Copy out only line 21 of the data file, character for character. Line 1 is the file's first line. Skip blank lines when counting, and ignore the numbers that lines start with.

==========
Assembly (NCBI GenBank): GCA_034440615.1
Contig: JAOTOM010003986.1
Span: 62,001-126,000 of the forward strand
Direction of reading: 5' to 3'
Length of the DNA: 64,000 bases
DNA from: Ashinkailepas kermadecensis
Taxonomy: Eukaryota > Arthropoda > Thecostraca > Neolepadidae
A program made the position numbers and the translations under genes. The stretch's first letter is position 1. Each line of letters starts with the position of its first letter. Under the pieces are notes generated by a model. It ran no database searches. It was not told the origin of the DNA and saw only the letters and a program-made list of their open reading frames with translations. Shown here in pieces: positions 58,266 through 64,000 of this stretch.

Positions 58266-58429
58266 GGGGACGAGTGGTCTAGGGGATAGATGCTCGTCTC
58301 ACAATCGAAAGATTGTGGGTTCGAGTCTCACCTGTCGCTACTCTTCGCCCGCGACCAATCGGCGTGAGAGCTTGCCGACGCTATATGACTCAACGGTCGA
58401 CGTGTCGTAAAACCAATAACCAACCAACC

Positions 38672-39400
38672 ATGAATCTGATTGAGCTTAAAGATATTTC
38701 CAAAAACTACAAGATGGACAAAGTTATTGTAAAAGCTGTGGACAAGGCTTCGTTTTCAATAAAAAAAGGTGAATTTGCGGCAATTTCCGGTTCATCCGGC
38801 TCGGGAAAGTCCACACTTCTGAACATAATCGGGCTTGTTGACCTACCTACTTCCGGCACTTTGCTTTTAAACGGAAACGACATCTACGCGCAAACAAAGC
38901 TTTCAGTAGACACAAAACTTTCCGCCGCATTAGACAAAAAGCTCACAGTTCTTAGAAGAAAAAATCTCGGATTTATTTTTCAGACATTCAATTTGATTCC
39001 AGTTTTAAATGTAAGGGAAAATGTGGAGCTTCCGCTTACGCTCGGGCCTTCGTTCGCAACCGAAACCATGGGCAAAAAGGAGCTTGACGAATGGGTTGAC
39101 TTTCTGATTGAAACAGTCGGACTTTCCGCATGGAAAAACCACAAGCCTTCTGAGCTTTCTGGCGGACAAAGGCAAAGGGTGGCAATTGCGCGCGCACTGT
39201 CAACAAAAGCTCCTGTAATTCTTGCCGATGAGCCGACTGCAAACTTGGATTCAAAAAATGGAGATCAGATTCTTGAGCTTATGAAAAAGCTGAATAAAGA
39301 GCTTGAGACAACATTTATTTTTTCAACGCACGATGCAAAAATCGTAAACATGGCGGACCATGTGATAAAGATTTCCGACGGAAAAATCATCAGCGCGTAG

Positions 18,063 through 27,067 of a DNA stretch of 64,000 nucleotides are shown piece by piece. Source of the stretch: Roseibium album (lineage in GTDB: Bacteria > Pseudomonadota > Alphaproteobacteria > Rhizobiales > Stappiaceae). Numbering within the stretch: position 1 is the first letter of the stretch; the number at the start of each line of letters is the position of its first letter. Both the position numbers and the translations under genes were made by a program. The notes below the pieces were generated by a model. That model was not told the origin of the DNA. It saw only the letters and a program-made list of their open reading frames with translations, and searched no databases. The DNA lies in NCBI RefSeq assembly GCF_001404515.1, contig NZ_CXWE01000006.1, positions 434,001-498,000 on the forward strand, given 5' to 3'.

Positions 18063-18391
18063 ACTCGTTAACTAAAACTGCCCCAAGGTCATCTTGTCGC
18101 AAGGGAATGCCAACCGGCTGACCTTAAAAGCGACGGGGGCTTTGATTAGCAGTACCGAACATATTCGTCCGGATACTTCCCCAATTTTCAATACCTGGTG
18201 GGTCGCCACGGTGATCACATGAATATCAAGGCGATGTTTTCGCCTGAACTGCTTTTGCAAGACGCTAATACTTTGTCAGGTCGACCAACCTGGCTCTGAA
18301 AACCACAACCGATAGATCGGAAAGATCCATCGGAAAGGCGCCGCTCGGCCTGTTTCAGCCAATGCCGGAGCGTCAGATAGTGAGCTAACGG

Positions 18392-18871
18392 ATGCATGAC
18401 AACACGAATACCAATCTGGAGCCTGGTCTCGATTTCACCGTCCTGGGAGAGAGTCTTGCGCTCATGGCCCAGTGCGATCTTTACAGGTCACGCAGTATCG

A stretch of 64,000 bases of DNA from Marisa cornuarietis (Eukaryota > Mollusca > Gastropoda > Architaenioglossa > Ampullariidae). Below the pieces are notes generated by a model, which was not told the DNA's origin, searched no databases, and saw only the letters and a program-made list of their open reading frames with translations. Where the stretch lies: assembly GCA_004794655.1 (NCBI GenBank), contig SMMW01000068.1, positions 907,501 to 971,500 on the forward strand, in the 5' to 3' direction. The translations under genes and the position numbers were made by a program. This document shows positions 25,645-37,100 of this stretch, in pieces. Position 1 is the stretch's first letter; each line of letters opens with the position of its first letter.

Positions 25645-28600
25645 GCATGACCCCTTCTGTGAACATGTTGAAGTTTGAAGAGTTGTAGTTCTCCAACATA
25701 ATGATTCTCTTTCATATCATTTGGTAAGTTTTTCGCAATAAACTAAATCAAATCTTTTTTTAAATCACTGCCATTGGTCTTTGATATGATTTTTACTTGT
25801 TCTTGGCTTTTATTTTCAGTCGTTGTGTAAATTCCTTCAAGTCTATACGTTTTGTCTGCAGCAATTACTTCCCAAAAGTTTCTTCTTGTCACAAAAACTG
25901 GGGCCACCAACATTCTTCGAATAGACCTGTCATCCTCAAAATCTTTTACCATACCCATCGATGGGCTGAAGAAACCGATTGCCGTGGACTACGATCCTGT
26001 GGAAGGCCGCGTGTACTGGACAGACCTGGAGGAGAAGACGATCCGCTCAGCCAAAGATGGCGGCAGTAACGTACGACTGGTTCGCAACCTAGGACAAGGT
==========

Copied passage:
39301 GCTTGAGACAACATTTATTTTTTCAACGCACGATGCAAAAATCGTAAACATGGCGGACCATGTGATAAAGATTTCCGACGGAAAAATCATCAGCGCGTAG